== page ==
For example, consider time banking, a concept developed by law professor Edgar Cahn. This system involves people trading services—each hour of one member’s service is equivalent to another’s. Take two hours of time to transport a neighbor to a doctor’s appointment and later redeem those two hours for the services of a plumber. With about 270 time banks throughout the United States, members can improve the quality of their lives by being of service to others. The talents of time bank members of all ages are honored and valued. The sense of community that grows out of involvement in and commitment to the time bank system grows exponentially.
Community through Microloans
Many churches and synagogues have community building as part of their mission. Crowd funding sites now invite individuals to contribute to another individual’s or sometimes a group’s project. This creates a type of community with the benefits of involvement, empowerment and the feel good state associated with giving. For as little as $25 an individual in this country can feel a part of a family on the opposite side of the globe by participating in a microloan program. Everyone benefits from feeling valued, appreciated for his or her unique talents and connected to other people—in other words, from being part of a community.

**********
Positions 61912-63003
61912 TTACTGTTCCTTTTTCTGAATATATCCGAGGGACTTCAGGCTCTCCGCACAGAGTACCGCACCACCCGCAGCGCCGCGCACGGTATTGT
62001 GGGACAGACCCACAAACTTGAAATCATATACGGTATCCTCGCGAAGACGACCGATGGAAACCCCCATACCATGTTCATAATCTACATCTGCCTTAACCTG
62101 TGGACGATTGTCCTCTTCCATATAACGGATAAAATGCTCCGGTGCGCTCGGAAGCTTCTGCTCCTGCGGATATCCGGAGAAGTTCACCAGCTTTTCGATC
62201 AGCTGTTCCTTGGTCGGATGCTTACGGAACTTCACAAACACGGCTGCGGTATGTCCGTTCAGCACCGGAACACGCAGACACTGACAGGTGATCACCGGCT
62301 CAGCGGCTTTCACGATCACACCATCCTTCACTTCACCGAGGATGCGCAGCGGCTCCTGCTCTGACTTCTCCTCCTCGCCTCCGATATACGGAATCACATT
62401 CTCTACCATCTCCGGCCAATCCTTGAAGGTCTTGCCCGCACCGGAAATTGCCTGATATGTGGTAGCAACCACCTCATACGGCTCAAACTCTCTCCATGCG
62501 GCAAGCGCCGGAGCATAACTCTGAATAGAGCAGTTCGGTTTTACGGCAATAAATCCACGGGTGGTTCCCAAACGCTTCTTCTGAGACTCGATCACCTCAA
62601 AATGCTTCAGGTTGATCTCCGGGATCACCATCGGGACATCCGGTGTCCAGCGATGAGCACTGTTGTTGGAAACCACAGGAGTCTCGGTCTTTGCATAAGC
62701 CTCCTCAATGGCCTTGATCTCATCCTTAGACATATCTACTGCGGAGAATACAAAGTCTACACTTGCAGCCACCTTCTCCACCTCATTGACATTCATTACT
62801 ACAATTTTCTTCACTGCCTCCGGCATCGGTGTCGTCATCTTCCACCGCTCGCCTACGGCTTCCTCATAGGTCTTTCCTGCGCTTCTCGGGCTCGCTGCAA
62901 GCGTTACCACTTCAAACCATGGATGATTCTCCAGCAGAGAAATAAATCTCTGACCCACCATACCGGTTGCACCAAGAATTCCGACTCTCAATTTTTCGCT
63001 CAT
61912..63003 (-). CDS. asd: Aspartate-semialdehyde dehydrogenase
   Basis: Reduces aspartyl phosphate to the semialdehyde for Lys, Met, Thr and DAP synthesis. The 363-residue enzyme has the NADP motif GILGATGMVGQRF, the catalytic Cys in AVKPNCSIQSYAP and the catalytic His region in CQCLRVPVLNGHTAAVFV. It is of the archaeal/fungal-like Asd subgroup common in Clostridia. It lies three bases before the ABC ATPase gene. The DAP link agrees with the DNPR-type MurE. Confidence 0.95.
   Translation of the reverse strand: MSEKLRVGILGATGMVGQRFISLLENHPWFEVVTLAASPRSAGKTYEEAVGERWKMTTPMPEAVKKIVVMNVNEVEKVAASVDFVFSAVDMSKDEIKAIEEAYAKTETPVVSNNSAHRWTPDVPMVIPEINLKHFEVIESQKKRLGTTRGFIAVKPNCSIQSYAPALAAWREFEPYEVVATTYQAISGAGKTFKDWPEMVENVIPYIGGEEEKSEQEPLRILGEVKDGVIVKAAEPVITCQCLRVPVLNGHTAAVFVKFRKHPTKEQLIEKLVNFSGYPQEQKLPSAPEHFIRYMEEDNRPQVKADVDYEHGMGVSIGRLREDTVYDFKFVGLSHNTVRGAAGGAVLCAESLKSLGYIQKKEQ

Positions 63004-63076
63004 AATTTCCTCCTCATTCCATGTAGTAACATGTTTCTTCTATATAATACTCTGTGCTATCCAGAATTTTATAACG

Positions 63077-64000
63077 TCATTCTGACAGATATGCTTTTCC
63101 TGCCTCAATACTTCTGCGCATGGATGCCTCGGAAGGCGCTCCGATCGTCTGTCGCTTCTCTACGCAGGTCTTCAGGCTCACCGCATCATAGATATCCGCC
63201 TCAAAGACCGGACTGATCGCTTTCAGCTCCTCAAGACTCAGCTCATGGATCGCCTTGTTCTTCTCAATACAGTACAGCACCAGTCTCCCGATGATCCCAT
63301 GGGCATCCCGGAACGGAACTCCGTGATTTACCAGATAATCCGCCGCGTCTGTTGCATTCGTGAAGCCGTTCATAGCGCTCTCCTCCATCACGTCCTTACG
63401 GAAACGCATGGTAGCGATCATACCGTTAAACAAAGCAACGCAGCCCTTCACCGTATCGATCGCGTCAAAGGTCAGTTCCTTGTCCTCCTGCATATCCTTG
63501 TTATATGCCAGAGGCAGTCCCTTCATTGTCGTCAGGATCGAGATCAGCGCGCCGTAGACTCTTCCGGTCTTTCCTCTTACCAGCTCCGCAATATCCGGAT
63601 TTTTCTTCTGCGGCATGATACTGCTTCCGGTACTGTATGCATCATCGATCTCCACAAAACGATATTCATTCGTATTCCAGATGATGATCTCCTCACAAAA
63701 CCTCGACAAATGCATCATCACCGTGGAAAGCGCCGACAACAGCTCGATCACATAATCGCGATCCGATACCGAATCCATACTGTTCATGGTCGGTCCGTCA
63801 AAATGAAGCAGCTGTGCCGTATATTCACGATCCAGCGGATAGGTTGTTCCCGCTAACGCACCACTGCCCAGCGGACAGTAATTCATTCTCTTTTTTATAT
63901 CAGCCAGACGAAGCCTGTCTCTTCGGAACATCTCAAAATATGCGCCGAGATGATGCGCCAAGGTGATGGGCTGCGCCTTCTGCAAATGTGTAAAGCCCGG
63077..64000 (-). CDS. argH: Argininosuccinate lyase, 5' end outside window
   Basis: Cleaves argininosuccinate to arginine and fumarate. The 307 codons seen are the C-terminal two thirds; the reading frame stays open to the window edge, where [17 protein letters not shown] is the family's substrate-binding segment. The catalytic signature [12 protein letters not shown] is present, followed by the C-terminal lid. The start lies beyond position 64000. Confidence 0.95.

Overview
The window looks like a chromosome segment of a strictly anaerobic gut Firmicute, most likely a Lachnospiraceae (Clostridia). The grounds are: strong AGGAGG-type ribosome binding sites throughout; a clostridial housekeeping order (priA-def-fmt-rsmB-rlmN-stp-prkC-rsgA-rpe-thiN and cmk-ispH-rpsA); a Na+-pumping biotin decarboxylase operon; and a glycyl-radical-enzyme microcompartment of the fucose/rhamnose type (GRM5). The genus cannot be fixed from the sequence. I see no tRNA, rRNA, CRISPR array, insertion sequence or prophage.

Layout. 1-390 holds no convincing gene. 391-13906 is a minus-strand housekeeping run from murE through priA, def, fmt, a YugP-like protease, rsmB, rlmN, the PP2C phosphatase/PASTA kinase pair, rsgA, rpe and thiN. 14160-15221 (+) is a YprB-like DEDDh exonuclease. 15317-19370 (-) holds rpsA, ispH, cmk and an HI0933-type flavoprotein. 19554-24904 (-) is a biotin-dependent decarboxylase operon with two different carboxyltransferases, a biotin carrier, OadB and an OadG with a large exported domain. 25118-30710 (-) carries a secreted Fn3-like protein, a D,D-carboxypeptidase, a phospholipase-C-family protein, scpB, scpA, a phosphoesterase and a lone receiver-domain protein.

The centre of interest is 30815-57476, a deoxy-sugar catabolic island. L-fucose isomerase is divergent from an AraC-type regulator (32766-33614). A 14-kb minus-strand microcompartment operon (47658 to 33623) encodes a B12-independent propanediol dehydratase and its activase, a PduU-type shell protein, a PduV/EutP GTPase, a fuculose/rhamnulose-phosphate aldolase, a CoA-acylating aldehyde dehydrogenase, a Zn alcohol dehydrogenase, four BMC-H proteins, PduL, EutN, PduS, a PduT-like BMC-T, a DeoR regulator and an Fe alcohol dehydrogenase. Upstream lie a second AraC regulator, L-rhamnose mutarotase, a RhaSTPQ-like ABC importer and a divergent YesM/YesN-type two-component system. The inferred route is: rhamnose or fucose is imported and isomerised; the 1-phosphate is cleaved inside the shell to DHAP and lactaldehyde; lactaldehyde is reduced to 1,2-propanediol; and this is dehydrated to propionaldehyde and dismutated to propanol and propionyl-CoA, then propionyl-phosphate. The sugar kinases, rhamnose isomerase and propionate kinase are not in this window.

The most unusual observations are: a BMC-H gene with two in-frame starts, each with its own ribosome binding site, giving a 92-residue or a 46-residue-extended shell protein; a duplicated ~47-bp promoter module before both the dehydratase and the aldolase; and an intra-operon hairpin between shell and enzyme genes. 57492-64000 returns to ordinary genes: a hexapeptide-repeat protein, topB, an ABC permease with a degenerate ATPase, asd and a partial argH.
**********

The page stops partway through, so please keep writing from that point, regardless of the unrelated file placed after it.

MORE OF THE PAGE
Community through Cooperatives
One of the most remarkable efforts at community building has proven to be nothing short of amazing. In 1952 in the small town of Mondragon in the Basque region of Spain, a priest developed and implemented his ideas for strengthening the people of the region. As a result, the Mondragon Cooperatives are now the largest in the world with no unemployment and that provide continual support of education, especially in the Basque culture and language, a strong banking system and tremendous pride.
Could Community Be the Antidote for Depression?
With depression at epidemic levels in this country, community is the perfect antidote to the isolation that can both result from depression and contribute to it. When empowerment-based mentoring forms the foundation for building conscious community, a powerful force is formed. This is an energy that can assist individuals in fulfilling their potential whether they are the mentor or the mentee. Communities built with this structure can form strong alliances with each other, nationally and internationally. They can help make this a healthier, more peaceful world for everyone.
For more information about microloans, start with www.kiva.org.
For more information about the Mondragon Cooperatives, visit www.resilience.org/stories/2013-05-08/lessons-from-basque-country.
For more information about time banking, go to www.timebanks.org.
Cahn, Edgar. Time Dollars. Rodale Press, 1992.
Cahn, Edgar. No More Throw-Away People, 2nd ed. Essential Books Ltd, 2004.
C Diane Ealy holds a Ph.D. in behavioral science. This playful, fun, guide specializes in the creative process and devotes her life to facilitating personal growth and empowerment. She is the visionary author of five books including The Woman’s Book of Creativity, The Complete Idiot’s Guide to Spirituality in the Workplace, Our Money Ourselves and her latest book, Your Creative Soul, is available exclusively at www.gatherinsight.com.
As writer, speaker, teacher and healer, Diane communicates her knowledge and life passion through writing, speeches, workshops, and personalized sessions. — See more at: http://www.cdianeealy.com